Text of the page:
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Foote v. Continental Service Group

United States District Court, M.D. Florida, Orlando Division

June 18, 2018

TIM FOOTE, Plaintiff,



         This cause comes before the Court without oral argument on Defendant Continental Service Group, Inc.'s Motion to Dismiss (Doc. 18), filed March 19, 2018. Plaintiff responded in opposition on March 29, 2018 (Doc. 22), and Defendant filed a Reply on April 16, 2018 (Doc. 25). With briefing complete, the matter is ripe. Upon consideration, Defendant's motion is due to be denied.

         I. BACKGROUND [1]

         This action springs from Defendant Continental Service Group's (“ConServe”) inquiries into Plaintiff Tim Foote's credit report. After receiving his credit report from Trans Union LLC (“Trans Union”)-a credit reporting agency-on August 14, 2017, Plaintiff discovered an “Account Review Inquiry” on his credit report by Defendant ConServe. (Doc. 1, ¶ 17). At the time, Plaintiff knew nothing about, and had no prior communications with, ConServe. (Id. ¶¶ 17-19).

         On August 25, 2017, Plaintiff sent ConServe an “initial notice of formal dispute letter.” (Id. ¶ 24). On September 1, 2017, Plaintiff received ConServe's reply letter, which identified (i) “Deutsche Bank/Peaks LN” as the original creditor, and (ii) “ConServe-Dept of Education” as the requesting party. (Id. ¶ 26). Plaintiff exchanged several additional communications with ConServe and Trans Union, culminating with letters from Plaintiff entitled “NOTICE OF PENDING LAWSUIT, NOTICE OF OPPORTUNITY TO CURE, ” sent to both entities on November 20, 2017. (Id. ¶¶ 27-35). Plaintiff received a reply letter dated December 7, 2017, from ConServe identifying itself as a debt collection agency and identifying two of Plaintiff's alleged creditors (U.S. Department of Education (ED) and Deutsche Bank/Peaks LN). (Id. ¶ 36, Doc. 18-1, p. 3).[2]

         Thereafter, Plaintiff initiated this action against Trans Union and ConServe on January 16, 2018. (Doc. 1). Plaintiff and Trans Union settled their dispute and Plaintiff's claims against Trans Union were dismissed on April 20, 2018. (Doc. 28). Plaintiff's claims against ConServe-for violations of the Fair Credit Reporting Act (“FCRA”), 15 U.S.C. § 1681 et seq.-remain. ConServe moves to dismiss pursuant to Federal Rule of Civil Procedure 12(b)(6).


         A complaint must contain “a short and plain statement of the claim showing that the pleader is entitled to relief, ” set forth in “numbered paragraphs each limited as far as practicable to a single set of circumstances.” Fed.R.Civ.P. 8(a), 10(b). Thus, to survive a Rule 12(b)(6) motion to dismiss, the complaint “must contain sufficient factual matter, accepted as true, to ‘state a claim to relief that is plausible on its face.'” Ashcroft v. Iqbal, 556 U.S. 662, 678 (2009) (quoting Bell Atl. Corp. v. Twombly, 550 U.S. 544, 570 (2007)). A claim is plausible on its face when the plaintiff “pleads factual content that allows the court to draw the reasonable inference that the defendant is liable for the misconduct alleged.” Id.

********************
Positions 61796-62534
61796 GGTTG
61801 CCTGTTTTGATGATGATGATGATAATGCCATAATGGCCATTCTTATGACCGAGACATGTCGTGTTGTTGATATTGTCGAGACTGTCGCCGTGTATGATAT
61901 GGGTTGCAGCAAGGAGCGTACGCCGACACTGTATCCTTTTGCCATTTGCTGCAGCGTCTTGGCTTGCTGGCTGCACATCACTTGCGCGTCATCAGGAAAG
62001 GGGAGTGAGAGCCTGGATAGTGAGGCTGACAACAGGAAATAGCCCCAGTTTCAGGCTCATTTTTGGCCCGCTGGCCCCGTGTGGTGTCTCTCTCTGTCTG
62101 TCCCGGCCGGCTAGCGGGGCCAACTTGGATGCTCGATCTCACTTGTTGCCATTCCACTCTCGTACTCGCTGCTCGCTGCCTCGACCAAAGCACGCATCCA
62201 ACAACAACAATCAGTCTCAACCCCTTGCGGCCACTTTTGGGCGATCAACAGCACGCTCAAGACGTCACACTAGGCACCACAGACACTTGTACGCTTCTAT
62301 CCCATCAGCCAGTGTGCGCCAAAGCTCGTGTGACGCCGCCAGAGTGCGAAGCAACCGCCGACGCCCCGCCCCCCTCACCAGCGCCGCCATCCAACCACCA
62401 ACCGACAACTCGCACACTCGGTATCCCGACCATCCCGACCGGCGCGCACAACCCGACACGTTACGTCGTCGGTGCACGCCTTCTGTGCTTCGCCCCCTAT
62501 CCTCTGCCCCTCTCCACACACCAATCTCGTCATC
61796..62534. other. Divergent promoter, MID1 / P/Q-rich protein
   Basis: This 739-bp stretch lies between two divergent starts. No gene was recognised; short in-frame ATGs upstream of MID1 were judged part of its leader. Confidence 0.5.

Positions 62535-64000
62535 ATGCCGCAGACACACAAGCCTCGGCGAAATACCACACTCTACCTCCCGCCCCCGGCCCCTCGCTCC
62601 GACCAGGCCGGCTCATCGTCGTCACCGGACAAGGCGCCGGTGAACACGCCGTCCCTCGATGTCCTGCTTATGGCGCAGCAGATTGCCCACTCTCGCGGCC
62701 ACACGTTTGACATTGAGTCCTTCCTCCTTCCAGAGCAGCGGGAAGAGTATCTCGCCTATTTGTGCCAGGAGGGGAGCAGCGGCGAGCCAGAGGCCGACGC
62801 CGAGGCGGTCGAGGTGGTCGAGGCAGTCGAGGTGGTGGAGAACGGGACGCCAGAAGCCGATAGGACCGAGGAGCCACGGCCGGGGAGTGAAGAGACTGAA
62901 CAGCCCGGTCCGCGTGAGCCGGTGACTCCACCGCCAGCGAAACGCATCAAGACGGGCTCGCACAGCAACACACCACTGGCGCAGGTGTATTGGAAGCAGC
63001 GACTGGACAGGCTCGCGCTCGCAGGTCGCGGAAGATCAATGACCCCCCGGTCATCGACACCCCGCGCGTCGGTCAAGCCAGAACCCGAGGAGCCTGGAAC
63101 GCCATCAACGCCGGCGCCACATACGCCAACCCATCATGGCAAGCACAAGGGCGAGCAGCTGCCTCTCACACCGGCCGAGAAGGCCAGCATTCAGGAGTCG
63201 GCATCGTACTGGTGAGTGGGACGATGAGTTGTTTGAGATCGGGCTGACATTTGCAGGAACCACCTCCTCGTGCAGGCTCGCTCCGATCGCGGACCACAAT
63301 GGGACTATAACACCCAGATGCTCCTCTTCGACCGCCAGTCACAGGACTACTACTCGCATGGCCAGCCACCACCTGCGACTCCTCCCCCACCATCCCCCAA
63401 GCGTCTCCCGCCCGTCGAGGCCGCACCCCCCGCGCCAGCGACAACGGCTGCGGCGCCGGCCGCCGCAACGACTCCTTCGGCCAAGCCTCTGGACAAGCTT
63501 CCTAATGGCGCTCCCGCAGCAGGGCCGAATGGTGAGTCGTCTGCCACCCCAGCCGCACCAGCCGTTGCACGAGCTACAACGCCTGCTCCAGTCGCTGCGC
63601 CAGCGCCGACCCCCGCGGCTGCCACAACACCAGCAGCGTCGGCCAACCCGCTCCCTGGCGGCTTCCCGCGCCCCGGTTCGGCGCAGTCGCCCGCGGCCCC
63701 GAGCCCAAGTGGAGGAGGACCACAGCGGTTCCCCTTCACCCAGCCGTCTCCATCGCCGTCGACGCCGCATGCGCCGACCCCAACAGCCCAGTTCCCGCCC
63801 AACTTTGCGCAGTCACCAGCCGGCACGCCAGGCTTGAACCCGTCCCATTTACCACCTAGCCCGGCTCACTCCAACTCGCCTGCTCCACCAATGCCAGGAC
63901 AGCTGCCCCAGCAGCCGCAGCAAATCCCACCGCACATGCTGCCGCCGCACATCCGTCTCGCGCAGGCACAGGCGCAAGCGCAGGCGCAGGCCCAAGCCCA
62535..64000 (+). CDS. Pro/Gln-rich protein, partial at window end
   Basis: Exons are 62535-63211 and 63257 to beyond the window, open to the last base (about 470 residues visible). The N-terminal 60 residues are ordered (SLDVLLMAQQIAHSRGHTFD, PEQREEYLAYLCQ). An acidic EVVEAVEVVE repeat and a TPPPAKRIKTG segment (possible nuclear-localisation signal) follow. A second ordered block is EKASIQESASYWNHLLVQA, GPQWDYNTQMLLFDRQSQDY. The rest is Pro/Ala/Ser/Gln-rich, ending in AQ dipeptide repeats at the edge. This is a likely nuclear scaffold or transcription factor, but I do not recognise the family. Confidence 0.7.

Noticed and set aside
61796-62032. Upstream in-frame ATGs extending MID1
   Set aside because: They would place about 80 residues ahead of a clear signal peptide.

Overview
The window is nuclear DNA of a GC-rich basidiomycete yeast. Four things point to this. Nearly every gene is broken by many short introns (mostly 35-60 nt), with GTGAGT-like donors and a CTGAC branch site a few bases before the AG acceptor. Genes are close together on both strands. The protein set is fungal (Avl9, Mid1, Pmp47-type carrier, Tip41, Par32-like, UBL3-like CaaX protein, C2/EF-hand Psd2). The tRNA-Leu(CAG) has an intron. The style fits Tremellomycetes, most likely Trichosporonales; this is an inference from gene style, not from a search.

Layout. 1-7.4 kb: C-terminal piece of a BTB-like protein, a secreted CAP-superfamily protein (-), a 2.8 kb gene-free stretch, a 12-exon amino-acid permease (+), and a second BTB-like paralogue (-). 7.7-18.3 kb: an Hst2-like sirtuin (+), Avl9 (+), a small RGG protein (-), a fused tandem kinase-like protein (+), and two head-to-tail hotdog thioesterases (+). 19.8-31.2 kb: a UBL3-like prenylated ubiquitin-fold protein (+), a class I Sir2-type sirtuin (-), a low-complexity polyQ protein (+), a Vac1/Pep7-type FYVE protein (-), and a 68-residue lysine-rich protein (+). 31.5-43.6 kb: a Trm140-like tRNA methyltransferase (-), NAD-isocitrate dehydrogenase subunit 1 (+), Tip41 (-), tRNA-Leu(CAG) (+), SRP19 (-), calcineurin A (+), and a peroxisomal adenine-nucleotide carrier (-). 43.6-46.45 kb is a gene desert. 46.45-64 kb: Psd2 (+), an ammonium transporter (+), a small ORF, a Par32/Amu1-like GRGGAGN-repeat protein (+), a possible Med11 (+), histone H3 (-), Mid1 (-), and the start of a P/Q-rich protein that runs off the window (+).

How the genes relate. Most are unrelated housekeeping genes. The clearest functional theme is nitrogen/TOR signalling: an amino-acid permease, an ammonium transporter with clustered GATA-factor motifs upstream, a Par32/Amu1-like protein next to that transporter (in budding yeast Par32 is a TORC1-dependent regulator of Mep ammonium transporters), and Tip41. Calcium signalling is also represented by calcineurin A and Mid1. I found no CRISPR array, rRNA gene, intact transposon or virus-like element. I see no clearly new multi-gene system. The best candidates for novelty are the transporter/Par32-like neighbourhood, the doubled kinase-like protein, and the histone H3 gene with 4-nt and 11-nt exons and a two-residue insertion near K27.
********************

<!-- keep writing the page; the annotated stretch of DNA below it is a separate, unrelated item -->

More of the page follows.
Though a complaint need not contain detailed factual allegations, mere legal conclusions or recitation of the elements of a claim are not enough. Twombly, 550 U.S. at 555. Moreover, courts are “not bound to accept as true a legal conclusion couched as a factual allegation.” Papasan v. Allain, 478 U.S. 265, 286 (1986). “While legal conclusions can provide the framework of a complaint, they must be supported by factual allegations.” Iqbal, 556 U.S. at 679. Courts must also view the complaint in the light most favorable to the plaintiff and resolve any doubts as to the sufficiency of the complaint in the plaintiff's favor. Hunnings v. Texaco, Inc., 29 F.3d 1480, 1483 (11th Cir. 1994) (per curiam). In sum, courts must (1) ignore conclusory allegations, bald legal assertions, and formulaic recitations of the elements of a claim; (2) accept well-pled factual allegations as true; and (3) view well-pled allegations in the light most favorable to the plaintiff. Iqbal, 556 U.S. at 679.


         The FCRA prohibits third parties from using or obtaining a consumer credit report unless: “(1) the consumer report is obtained for a purpose for which the consumer report is authorized to be furnished under this section; and (2) the purpose is certified in accordance with section 1681e of this title by a prospective user of the report through a general or specific certification.” 15 U.S.C. § 1681b(f). Plaintiff alleges that Defendant violated both subsections of § 1681b(f) when it accessed Plaintiff's consumer credit report. (Doc. 1).

         A. Violation of 15 U.S.C. § 1681b(f)(1)

         Plaintiff brings a cause of action[3] against ConServe accessing his consumer credit information without consent and without a § 1681b permissible purpose, in violation of the FCRA. (Id. ¶¶ 43-46). Defendant moves to dismiss this claim, asserting that it had a permissible purpose-as a debt collector-to access Plaintiff's credit information. (Doc. 18). Because Defendant fails to establish it acted with a permissible purpose, its motion to dismiss Plaintiff's § 1681b(f)(1) claims is due to be denied.

         To state a claim for violation of the FCRA in connection with the misuse or acquisition of a consumer report, a plaintiff must adequately allege: “(i) that there was a consumer report, (ii) that defendants used or obtained it, (iii) that they did so without a permissible statutory purpose, and (iv) that they acted with the specified culpable mental state.” ...

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